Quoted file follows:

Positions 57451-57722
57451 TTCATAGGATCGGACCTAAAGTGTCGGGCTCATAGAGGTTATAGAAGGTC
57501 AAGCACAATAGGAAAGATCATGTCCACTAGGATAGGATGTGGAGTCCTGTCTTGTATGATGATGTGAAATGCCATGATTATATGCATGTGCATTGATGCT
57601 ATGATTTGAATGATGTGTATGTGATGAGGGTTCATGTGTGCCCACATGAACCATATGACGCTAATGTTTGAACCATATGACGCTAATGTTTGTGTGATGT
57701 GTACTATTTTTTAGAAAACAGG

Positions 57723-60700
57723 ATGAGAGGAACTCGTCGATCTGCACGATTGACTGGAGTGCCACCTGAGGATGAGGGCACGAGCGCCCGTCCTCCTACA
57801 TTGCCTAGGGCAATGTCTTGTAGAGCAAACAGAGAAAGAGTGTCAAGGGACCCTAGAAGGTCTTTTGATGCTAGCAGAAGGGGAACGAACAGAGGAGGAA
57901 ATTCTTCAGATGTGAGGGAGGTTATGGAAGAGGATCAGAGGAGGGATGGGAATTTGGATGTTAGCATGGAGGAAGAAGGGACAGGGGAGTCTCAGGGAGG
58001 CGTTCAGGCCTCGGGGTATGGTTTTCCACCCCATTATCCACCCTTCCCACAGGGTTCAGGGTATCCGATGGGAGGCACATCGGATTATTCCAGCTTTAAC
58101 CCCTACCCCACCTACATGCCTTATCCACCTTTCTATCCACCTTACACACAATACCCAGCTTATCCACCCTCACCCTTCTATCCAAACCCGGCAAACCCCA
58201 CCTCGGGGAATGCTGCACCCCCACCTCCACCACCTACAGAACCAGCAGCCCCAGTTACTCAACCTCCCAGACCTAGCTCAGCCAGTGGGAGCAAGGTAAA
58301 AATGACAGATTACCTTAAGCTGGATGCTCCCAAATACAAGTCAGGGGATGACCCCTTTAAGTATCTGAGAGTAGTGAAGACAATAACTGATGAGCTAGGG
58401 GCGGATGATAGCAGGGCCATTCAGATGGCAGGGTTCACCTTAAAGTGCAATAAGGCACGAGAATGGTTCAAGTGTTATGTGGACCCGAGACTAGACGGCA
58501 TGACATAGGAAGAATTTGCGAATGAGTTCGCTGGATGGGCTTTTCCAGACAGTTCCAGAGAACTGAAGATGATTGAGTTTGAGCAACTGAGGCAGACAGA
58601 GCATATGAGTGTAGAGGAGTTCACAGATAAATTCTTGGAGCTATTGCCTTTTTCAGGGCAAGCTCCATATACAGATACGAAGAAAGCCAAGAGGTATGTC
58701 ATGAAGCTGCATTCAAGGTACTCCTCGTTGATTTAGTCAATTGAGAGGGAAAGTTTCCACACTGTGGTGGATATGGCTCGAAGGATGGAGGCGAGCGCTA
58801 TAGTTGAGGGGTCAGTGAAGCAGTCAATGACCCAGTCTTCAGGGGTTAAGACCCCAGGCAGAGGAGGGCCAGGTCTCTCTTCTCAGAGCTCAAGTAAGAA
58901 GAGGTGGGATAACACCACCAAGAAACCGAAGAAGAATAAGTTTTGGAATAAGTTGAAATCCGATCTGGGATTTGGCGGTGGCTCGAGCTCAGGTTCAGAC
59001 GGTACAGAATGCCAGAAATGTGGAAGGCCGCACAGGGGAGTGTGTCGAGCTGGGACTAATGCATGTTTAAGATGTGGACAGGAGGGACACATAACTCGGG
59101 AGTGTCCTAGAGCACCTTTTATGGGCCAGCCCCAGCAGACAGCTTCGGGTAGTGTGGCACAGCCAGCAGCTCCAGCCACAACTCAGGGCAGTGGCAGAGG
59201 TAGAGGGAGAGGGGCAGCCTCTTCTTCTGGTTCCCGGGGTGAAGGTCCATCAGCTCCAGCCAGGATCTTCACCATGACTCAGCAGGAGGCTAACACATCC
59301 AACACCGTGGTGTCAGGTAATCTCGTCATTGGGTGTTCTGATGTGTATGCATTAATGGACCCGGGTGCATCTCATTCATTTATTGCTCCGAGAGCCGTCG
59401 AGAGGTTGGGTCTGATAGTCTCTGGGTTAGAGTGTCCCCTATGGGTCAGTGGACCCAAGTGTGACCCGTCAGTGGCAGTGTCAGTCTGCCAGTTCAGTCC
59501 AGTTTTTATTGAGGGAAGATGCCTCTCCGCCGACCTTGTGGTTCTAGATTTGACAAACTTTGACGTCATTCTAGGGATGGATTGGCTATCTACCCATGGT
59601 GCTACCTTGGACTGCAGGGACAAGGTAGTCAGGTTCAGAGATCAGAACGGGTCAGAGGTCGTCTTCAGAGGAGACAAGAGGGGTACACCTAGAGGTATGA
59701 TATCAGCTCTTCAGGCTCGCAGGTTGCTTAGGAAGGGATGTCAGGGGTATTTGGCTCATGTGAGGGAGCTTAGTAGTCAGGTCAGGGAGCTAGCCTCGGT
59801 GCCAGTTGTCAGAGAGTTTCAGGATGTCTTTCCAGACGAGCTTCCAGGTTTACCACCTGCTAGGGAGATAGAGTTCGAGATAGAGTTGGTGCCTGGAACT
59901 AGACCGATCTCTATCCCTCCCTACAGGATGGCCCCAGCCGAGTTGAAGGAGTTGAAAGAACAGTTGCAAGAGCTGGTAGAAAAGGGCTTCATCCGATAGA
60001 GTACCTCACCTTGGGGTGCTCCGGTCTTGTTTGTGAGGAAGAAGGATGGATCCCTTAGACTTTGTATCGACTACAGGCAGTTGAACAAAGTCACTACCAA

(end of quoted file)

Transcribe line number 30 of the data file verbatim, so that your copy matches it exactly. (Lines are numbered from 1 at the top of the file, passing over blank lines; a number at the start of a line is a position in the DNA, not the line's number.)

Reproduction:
60001 GTACCTCACCTTGGGGTGCTCCGGTCTTGTTTGTGAGGAAGAAGGATGGATCCCTTAGACTTTGTATCGACTACAGGCAGTTGAACAAAGTCACTACCAA